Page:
Ceruloplasm in Cell Culture

Importance and uses of ceruloplasm in serum-free eukaryotic, including hybridoma and Chinese Hamster Ovary (CHO) cell, cultures

Ceruloplasm, a Serum-Free Medium Supplement, Useful In Biomanufacturing, Tissue Engineering and Specialty Media:

Ceruloplasmin is a 134 kDa, single-chain, alpha2-globulin that tightly binds up to 6 copper atoms. Ceruloplasmin is the physiologically appropriate method for providing copper to cells in culture. It is not a component of most commercially available classic basal media. Traditionally, ceruloplasmin has entered the cell culture system as a component of the serum supplement. The secondary method of delivering copper to cells in culture has been as a complex with albumin. The delivery of copper using albumin has been part of the iron management program in biomanufacturing systems for production of therapeutic proteins, such as monoclonal antibodies. Efforts to move to animal protein-free and protein-free cell culture systems have motivated developers to seek small molecule alternatives to ceruloplasm and albumin. These are generally copper chelators. Copper chelators should be used with great caution because many copper chelators do not control the redox cycling of copper that contributes to oxidative stress.

The chemistries and biochemistries of copper management using ceruloplasm, albumin and copper chelators are extremely complex. Improperly managed copper storage and delivery in cell culture systems is a major contributor to oxidative stress and protein damage. For a more complete discussion of ceruloplasm, albumin and small molecule copper chelators as cell culture components go to Sigma's Media Expert.

Primary Functions of Ceruloplasm in Cell Culture Systems:

Ceruloplasmin protects cells from oxidative stress in a number of ways. Iron and copper are important elements for cell growth.  As free ions or redox active chelates, these metals can catalyze the production of hydroxyl free radicals via the Haber-Weiss-Fenton reactions. In appropriate physiologically bound states, they generally do not participate in free radical formation. Some important roles of ceruloplasmin in vivo are to bind copper in the liver, transport and deliver it to other cells, facilitate the incorporation and retention of iron by ferritin, and the mobilize iron into transferrin for transport and delivery to cells.

Copper Transport and Delivery:

Ceruloplasmin is the preferred delivery mode for copper to most cell types including cancer cells. Ceruloplasmin receptors have been reported on a wide range of cell types including endothelial cells, blood cells such as lymphocytes, monocytes, and granulocytes, and erythroleukemic cells. One model of copper delivery to cells by ceruloplasmin involves ascorbate. In this model, ceruloplasmin containing 6 or 7 atoms of copper in the cupric state binds to the cell membrane where ascorbate reduces the cupric copper to cuprous copper and is itself oxidized to dehydroascorbate. The cuprous copper and the dehydroascorbate cross the cell membrane and enter the cell.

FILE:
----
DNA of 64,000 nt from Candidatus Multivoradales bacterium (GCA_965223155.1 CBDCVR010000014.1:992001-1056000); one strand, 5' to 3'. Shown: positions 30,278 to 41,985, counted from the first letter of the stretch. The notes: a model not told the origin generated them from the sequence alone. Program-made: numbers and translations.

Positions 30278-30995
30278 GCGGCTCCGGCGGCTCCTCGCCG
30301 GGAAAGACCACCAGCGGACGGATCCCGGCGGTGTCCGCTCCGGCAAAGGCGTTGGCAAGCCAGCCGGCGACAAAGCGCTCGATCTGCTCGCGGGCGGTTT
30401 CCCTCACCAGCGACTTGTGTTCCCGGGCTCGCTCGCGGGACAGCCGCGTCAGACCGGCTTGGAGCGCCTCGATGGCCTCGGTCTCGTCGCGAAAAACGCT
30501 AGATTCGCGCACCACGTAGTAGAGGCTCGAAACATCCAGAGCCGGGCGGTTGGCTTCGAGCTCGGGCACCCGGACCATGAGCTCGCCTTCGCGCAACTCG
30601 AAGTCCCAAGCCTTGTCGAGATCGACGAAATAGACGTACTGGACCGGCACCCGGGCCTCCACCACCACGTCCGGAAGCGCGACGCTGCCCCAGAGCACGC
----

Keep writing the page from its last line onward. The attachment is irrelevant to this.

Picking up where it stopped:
In serum and in cells, a significant amount of iron is stored in ferritin as ferric oxyhydroxide and ferric oxyphosphate. Strong reductants, such as superoxides, can reduce and release iron from ferritin. If this iron is not oxidized and reincorporated into ferritin, it can promote oxidative stress.  Ceruloplasmin protects cells by oxidizing iron back to the ferric state and facilitating its re-incorporation into ferritin.

Iron Mobilization and Fixation: Ferroxidase activity:

Loading iron into transferrin can be relatively slow, taking minutes to occur. A number of agents in vitro may facilitate ferrous conversion into ferric iron, making it available for uptake by transferrin. These include citrate, bicarbonate and phosphate. However, these oxidations are accompanied by the formation of free radicals. Ceruloplasmin facilitates the oxidation of iron without the formation of free radicals and shortens the loading time to seconds.

Chemical Attributes of Ceruloplasm that make it a useful Serum-Free Medium Supplement:

The glycoprotein ceruloplasmin is a blue colored alpha2-globulin. Its molecular weight is approximately 134 Kd and it is a single chain polypeptide containing 6 tightly bound copper atoms. The protein is soluble under physiological conditions. The bound copper does not undergo exchange with the surrounding milieu and the release of copper to cells appears to be mediated by specific events at the cell surface.

Ceruloplasm Products that Enhance the Growth of Hybridoma, Chinese Hamster Ovary (CHO) and other Mammalian Eukaryotic Cells in Serum-free Cultures:


Sigma's Cell Culture Media Expert provides in depth discussion of this and other serum-free and protein-free media supplements. The Media Expert contains additional sections on raw materials, component use recommendations, formulation strategies and references. Whenever you have a questions about or problems with your eukaryotic mammalian cell culturing system visit the Media Expert for helpful guidance.